The House of Representatives passed a new homeland security bill that will merge workers from 22 separate federal agencies, including the Border Patrol and the Immigration and Naturalization Service, into one huge department. Opposition came mostly from Democrats, with 114 of them, six Republicans, and one independent voting no on the measure. Voting in favor were 212 Republicans and 87 Democrats. The bill is also expected to pass in the Senate early next week.
President Bush will suspend oil assistance to North Korea in response to its nuclear weapons program, administration sources said. Bush was expected to meet with allied governments Thursday to discuss North Korea's situation after it admitted breaking a 1994 deal with the US to not develop nuclear weapons in exchange for the oil and other concessions.
Hospitals in four major cities were warned by the FBI that they may be targets of terrorist attacks as soon as the year-end holiday season. The FBI said Wednesday that unverified overseas information prompted warnings to Houston, Chicago, San Francisco, and Washington hospitals. However, the White House rated the credibility of the threats as "very low."
Authorities also worried about possible terrorist retaliation for the execution of a Pakistani convicted of the 1993 shooting deaths of two CIA employees. Aimal Khan Kasi was scheduled to be executed Thursday night at a penitentiary in Virginia. Authorities increased patrols at the Virginia Supreme Court and other locations, although conceding that no explicit threats had been made. American citizens in Pakistan - where multiple protests against Kasi's execution were under way - were advised to exercise maximum caution, however.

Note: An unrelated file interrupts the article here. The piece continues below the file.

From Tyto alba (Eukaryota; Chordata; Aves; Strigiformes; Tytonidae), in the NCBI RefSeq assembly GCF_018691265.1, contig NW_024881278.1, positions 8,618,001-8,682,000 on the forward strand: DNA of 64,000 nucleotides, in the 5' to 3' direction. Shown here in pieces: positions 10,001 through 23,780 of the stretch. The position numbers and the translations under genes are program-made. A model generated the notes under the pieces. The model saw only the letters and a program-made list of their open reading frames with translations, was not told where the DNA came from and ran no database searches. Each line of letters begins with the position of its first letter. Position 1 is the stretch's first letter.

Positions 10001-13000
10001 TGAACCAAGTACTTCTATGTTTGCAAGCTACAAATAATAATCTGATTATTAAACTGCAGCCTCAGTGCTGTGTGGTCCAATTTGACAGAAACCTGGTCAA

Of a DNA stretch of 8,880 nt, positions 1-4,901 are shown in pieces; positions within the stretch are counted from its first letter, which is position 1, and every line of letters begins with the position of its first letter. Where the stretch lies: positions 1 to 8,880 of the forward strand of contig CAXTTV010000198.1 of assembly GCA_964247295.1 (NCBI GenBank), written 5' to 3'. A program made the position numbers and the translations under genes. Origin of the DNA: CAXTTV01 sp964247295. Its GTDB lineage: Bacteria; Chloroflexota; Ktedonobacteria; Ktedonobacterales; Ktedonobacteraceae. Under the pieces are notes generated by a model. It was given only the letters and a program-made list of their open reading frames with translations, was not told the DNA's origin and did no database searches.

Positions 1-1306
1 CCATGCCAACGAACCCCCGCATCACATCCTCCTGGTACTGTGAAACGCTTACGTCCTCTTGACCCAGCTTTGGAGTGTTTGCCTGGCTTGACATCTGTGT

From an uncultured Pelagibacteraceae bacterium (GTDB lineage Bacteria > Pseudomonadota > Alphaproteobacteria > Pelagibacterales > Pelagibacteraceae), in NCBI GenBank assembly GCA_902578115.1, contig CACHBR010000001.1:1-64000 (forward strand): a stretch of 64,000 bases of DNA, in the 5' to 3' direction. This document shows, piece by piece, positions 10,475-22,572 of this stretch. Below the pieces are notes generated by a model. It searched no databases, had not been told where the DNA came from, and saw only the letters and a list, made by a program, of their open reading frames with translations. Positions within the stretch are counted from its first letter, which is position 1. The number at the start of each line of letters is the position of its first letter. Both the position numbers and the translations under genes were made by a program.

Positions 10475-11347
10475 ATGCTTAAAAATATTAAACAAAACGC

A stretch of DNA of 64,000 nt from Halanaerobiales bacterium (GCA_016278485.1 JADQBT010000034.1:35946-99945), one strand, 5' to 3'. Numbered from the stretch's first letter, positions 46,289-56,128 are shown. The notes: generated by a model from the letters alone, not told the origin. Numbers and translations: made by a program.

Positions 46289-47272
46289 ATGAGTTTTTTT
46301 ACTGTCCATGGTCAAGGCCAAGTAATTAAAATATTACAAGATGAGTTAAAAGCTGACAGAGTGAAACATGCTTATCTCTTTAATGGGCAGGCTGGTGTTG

Boston was wasting no time in preparing to play host to the 2004 Democratic National Convention. The city pledged $20 million in private funds in order to attract the gathering, securing two $1 million commitments from Gillette Co. and Blue Cross-Blue Shield of Massachusetts, and $8 million from other area businesses.
Six white defendants were sentenced to up to three years in prison for the death of a black woman during a 1969 race riot in York, Pa. Relatives of victim Lillie Belle Allen called the short prison terms "a slap in the face."